The dairy industry invented yet another way to abuse cows - cutting a HOLE in the middle of the body in order to test which pasture maximizes the profits that can be made from milking them.
Hoax or Fact:
Mixture of Hoax and Facts.
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A video doing rounds over social media sites, especially via Facebook, purports to show the diary industry has invented yet another way to abuse cows - by cutting a 'Hole' in the middle of the body in order to test which pasture maximizes the profits that can be made from milking them. Yes, it is a fact that the video shows a "Fistulated Cow," but it is not a new form of animal abuse to increase milk production.
Origin of Story
On 18 April 2016 Facebook page 'Best Video You Will Ever See' posted the video in question along with the aforementioned animal abuse story. The source of their information is said to be euronews. But as a matter of fact, we have found the same video on YouTube channel of euronews (shown in this article) - it actually comes with a title - "Swiss made: cows fitted with portholes in stomach to test digestion". The video published in Feb. 2014 comes with the below description and does not mention any animal abuse story:
At Agroscope, situated in Grangeneuve, Switzerland, 14 cows have been fitted with portholes in their sides. It cuts through their left flank, permitting access to the inside of the ruminants' belly. This method makes it possible to test a more balanced pasture for the animals.
Uses of Fistulated Cows
According to a related Sep. 2014 article on Modern Farmer website modernfarmer.com, the "Rumen Fistula" is a permanent window-hole between an internal organ and the outside world, and is surgically placed into a healthy cow for collection and therapeutic reasons. As suggested in the story it is not a new procedure, but relatively old and straightforward one performed frequently at veterinary schools. Like shown in the video, a removable cap is included for easy access into the rumen of the live cow.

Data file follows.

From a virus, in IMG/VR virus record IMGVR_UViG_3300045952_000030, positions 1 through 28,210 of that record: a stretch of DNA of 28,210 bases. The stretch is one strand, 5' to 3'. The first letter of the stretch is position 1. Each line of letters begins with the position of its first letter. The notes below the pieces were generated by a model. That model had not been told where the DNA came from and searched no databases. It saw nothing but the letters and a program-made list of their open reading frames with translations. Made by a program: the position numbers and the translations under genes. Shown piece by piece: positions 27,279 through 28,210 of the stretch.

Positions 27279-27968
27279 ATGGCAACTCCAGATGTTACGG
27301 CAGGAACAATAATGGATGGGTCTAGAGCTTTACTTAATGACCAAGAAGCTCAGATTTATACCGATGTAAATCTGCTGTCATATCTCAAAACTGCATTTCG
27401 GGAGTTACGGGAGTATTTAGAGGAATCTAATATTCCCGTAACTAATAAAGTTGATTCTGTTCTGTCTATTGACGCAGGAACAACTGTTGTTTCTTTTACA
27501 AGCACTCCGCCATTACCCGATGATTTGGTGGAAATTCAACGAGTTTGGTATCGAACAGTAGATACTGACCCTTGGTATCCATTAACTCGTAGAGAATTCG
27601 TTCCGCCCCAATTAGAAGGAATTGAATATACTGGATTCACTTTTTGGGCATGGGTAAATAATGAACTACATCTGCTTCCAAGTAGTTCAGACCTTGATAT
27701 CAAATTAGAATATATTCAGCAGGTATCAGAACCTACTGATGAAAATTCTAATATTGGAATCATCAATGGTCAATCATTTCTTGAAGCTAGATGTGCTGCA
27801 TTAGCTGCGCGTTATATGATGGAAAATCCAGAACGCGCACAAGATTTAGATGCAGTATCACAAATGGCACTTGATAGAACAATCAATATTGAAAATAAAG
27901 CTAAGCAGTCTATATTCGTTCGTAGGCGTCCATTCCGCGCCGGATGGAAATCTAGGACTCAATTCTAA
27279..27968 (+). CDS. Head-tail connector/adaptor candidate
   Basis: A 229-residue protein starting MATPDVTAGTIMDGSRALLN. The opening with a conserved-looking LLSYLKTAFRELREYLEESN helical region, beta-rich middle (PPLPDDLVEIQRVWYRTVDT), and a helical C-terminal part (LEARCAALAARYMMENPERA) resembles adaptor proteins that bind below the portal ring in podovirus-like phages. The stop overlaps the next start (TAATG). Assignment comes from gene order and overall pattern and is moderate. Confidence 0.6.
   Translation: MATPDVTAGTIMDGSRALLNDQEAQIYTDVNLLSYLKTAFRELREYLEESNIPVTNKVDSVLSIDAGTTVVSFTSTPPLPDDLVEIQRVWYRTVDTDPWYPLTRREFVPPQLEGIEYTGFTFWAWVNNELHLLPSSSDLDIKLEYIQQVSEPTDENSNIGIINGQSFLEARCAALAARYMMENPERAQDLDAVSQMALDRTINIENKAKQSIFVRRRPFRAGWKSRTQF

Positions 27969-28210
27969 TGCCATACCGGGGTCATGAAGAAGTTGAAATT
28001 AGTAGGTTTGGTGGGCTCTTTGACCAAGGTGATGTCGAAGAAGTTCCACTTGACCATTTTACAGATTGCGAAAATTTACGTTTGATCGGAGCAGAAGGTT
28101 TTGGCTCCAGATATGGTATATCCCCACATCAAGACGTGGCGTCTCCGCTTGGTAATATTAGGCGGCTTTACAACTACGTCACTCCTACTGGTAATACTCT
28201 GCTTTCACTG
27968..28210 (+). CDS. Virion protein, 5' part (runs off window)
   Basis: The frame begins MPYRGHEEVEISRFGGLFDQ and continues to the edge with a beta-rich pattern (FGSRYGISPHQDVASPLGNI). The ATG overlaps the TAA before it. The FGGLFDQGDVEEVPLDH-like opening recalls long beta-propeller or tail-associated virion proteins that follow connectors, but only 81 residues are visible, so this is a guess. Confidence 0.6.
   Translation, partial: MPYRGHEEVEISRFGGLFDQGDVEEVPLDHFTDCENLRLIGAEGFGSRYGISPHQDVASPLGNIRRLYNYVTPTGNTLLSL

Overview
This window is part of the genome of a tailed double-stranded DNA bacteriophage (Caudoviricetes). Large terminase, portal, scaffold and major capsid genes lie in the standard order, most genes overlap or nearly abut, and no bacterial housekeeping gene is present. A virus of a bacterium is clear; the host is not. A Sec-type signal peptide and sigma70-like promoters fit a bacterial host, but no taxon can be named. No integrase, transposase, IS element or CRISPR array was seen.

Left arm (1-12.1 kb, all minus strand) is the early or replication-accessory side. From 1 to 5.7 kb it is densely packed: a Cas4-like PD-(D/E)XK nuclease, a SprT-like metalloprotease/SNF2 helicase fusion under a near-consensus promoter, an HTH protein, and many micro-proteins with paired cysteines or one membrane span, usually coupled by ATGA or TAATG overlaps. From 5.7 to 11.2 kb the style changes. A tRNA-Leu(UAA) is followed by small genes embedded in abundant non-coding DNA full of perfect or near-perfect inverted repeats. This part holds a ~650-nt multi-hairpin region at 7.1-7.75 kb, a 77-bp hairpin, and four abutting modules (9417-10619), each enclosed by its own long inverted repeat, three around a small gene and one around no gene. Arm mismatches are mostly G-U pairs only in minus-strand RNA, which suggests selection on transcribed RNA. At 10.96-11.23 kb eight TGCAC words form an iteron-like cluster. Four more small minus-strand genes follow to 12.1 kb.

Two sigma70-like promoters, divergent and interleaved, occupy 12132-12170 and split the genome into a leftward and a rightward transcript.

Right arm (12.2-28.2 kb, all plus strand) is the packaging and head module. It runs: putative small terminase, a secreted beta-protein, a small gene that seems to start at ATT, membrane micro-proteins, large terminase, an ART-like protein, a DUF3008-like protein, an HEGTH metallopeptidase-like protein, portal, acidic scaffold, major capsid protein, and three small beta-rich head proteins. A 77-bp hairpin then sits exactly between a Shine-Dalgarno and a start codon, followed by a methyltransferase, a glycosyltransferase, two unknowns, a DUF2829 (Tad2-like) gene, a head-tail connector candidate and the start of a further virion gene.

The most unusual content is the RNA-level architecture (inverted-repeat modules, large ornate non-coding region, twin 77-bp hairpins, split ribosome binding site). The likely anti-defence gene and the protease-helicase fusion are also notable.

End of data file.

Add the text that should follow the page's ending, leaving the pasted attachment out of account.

The Rumen Fistula in Cows is not a new form of animal abuse for increasing milk production, it helps in bovine nutrition research (studying digestive system) and more importantly, to transfer useful microbes to sick cows. The process referred to as Transfaunation involves transferring a broad spectrum of micro-organisms including bacteria, protozoa, fungi and archaea from the rumen of a healthy donor animal to the rumen of a sick recipient animal. This way the fistulated cows help in treating cows that are severely off-feed, particularly in cases of pronounced acidosis or similar digestive disturbances. And not only sick cows, they can also help sheep and goats because they share similar digestive systems.
Veterinary doctors say the fistulated cows, which come from a historically healthy herd, do really well. As shown in the second video, some of them are even exhibited as an educational opportunity for veterinary students to learn about their digestive ability and health of cattle in general.